Health: Fat and eaten up by unhappiness: Youngsters who are severely overweight are getting help and support from a school-based intervention programme, says Heather Welford

CONCERN about youngsters with eating problems tends to focus on the alarming increase in anorexia and bulimia among teenage and even younger girls. Yet being severely overweight is, in both sexes, just as serious.

According to Dr Martin Bax, a paediatrician and senior research fellow at Chelsea and Westminster Hospital, London, growing numbers of 11- and 12-year-olds are entering secondary school with a weight problem, often going back several years. One or two children in every class are seriously overweight. 'A few children are so overweight, they're huffing and puffing as they climb stairs, and are as much as 50 per cent heavier than they should be,' he says. 'Obesity is potentially as life-threatening as anorexia.'

Like anorexia, he adds, obesity usually reflects a range of social and emotional problems. He has helped devise a school-based intervention programme for the children whose problem is too much weight, rather than too little; he works with a school nurse, Agnes Egan, in comprehensive schools in central and south London.

Both are keenly aware that fat children suffer from poor self-image and downright misery. 'Young people gain so much confidence if they feel better about about their bodies. Being overweight affects their whole life,' Ms Egan says. She and Dr Bax have learnt the usual approach to weight problems - a diet sheet together with a quick talk about healthy eating - simply does not help. According to Dr Bax, diet sheets rarely tell young people anything new. 'Many already have a detailed knowledge of calorie values, and know which foods to avoid if they want to lose weight. The point is they can't act on the information.'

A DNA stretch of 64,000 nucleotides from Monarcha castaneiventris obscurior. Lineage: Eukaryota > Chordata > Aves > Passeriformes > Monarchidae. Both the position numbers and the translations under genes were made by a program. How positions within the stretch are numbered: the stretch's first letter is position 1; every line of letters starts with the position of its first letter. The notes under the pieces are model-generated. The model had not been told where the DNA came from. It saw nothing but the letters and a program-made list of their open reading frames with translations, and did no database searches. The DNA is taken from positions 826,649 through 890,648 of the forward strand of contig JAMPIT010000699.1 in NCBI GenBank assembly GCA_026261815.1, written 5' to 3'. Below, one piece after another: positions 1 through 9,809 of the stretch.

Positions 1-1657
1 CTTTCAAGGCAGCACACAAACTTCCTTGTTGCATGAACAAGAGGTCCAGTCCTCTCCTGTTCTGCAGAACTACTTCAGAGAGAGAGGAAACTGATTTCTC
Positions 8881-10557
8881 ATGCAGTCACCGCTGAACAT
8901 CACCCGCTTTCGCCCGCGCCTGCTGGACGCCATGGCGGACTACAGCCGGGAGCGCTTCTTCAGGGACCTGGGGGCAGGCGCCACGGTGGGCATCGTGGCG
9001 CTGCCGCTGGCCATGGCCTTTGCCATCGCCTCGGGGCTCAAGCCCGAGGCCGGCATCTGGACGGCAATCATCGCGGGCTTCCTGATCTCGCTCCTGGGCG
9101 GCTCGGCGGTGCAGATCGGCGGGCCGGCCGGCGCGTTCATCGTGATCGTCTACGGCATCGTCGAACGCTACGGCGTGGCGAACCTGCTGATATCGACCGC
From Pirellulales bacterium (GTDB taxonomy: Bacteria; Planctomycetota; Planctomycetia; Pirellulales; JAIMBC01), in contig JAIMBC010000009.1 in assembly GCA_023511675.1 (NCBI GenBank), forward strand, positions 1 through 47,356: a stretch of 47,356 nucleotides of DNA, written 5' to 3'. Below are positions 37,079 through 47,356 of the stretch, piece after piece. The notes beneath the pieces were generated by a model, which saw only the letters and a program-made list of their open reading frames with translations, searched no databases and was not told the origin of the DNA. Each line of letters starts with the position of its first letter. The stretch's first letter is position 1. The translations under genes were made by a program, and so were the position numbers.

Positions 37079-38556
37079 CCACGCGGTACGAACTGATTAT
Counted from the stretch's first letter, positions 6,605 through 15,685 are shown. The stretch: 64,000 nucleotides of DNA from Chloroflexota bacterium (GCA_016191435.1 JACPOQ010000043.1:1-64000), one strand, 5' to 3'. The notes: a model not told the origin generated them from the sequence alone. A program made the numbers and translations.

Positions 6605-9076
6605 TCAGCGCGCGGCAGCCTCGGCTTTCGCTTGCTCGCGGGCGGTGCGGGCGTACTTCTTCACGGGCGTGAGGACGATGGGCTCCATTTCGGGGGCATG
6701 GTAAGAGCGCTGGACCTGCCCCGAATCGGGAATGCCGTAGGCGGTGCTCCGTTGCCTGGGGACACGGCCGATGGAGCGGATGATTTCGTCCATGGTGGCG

Ms Egan says: 'Dieting alone is looking at it from the wrong angle. The causes of overeating have to be addressed before anything can be done.' Unsurprisingly, it is not the health risks of being overweight that worry the children most, but the way it affects their lives and the way they are treated by others.

Ms Egan says almost all overweight children hate being fat. 'More than 90 per cent say they feel 'sad' about it. It's a cause of bullying and teasing, as well as of avoiding physical education and school games.'

She believes obesity is nearly always the result of unhappiness. Many children - like adults - eat for comfort, often because of self-dislike, difficulties with school work or friendlessness. This loneliness is then made worse when a child is shunned and bullied simply for being fat. A poor relationship with parents, or sadness at a family break-up, can also lead to comfort eating.